I've been meaning to put a full how-to together on getting Email2Trac
working in Windows (covering getting email to your server all the way
to putting tickets into Trac), but I haven't had the time. It looks
like there are many people struggling to this.
(Just as a disclaimer, I have hardly any Python experience, so my
changes probably aren't very flexible or cross-platform; I was just
trying to get stuff to work)
Platform: Windows Server 2003
Trac: trac 0.10.3
Python: Python 2.4
email2trac: email2trac 0.10
There are 3 pieces you need to effectively turn emails into Trac
1. A way to receive emails on your Trac server
2. A way to process or convert emails into Trac tickets (this would be
the email2trac python script)
3. A way to automate part (2.)
Here's what we use on Windows:
1. We use Windows' built-in SMTP server to deliver mail to our trac
server, but since you have that working, I won't elaborate.
2. Email2Trac isn't very Windows-friendly out of the box. I didn't so
much install it, as I ripped the files I wanted out of the source
tarball. Python code doesn't need to be compiled, so this works just
fine. Extract email2trac.tar.gz. Navigate into the resulting
email2trac-0.x folder and rename email2trac.py.in
to email2trac.py and
to delete_spam.py. Now copy email2trac.py,
delete_spam.py, and email2trac.conf to the location where you want to
run the script (I put mine in C:\python24\scripts).
For Email2Trac 0.10, I had to alter the script slightly to run. Edit
email2trac.py with your favorite editor (I use IDLE which comes with
the Windows Python package)
Comment out the syslog import (line 95 in 0.10); change:
(Note: It looks like this is handled in the latest version of
Next change the default configfile (line 984 in 0.10); change:
configfile = '@email2trac_conf@'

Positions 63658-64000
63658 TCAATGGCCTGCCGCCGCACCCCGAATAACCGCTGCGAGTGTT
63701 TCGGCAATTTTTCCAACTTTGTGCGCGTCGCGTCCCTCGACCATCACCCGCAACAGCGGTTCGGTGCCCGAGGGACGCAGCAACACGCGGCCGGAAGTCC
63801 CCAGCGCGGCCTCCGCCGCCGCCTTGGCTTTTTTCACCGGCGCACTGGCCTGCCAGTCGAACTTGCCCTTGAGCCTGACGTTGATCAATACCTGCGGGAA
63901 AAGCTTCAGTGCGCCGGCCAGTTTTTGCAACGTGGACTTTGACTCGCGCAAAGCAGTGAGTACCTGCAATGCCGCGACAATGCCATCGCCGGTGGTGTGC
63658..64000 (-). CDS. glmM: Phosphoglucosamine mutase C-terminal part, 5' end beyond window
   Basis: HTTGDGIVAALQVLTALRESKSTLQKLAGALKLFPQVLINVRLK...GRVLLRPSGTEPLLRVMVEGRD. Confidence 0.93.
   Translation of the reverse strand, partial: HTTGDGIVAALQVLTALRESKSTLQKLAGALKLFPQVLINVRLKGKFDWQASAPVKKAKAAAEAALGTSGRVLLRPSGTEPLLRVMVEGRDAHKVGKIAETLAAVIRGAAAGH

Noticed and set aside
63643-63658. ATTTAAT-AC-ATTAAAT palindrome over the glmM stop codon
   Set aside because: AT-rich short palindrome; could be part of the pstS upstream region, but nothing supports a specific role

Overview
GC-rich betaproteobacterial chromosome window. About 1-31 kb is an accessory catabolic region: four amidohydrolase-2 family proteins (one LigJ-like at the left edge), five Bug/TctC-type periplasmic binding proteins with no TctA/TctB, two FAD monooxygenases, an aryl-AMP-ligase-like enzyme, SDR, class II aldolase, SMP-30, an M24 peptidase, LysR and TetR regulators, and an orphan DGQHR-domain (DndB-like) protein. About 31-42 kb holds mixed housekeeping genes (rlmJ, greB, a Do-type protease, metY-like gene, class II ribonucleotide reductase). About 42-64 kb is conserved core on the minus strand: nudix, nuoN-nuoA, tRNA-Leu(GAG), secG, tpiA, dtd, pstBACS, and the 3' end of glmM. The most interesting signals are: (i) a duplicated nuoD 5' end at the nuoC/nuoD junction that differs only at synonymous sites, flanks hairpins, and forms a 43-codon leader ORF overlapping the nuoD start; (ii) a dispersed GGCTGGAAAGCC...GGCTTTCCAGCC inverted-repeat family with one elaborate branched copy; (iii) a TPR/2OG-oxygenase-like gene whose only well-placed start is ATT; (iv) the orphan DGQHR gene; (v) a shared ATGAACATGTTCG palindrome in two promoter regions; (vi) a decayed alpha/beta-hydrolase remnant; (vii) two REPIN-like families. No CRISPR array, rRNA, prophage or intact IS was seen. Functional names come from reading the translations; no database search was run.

configfile = 'email2trac.conf'
Next, you'll want to edit email2trac.conf. Be sure to configure your
environment with Windows-style paths, and specify the temp directory.
(Used to extract attachments) Also, make sure the temp directory
exists. The top of mine looks like this:
(Note: we only use email2trac with one environment on our server
(despite the fact we run several))
You will likely want to make more changes to the config file to suit
your needs. See https://subtrac.sara.nl/oss/email2trac/wiki/Email2tracConfiguration
At this point, you should be able to push a single email into a ticket
from the command-line. Type:
cd C:\python24\Scripts (or wherever you put email2trac)
python email2trac.py < [C:\path\to\email.eml] (this depends on Python
being in your PATH)
3. We use Windows' Scheduled Tasks to automate email2trac. This works
in two parts: a batch file to run the script on a set of emails and a
scheduled task to run said batch file at regular intervals.
Create a new batch file in the same folder as your email2trac.py, ours
is C:\python24\Scripts\trac-email.bat. Edit it with notepad, insert
for %%f in (C:\Inetpub\mailroot\Drop\*.eml) do python email2trac.py < %
Now change "C:\Inetpub\mailroot\Drop\" to the location where your
emails are being delivered. You may also have to change "*.eml", if
they have different extensions.
Now go to Start->Control Panel->Scheduled Tasks->Add Scheduled Task.
This will start the Scheduled Task Wizard. Use "Browse..." to select
the batch file you just created as the program you wish to run. Give
the task a name you like, select "Daily". Put 12:00 AM as the start
time and perform "Every Day" with the current date as the start date.
For the user, I had problems using the unprivileged user that runs
tracd so I set myself as the user (definitely not secure; this is an
internal trac). Check "Open advanced properties..." and click
"Finish". The edit task dialog will pop up. Click "Schedule" tab,
then "Advanced...". Check "Repeat task", set "Every:" to 10 minutes
(or your desired interval). Set "Duration:" to 24 hours. Click "OK",
"OK" to close the dialogs. You can now test your task by right-
clicking and selecting "Run". You should see a command-line window
Hopefully this is helpful to you; I set this up a while ago, so I may
be a little rusty on the important details. And hopefully some better
Windows instructions appear on the email2trac site.
- Matthew Carlson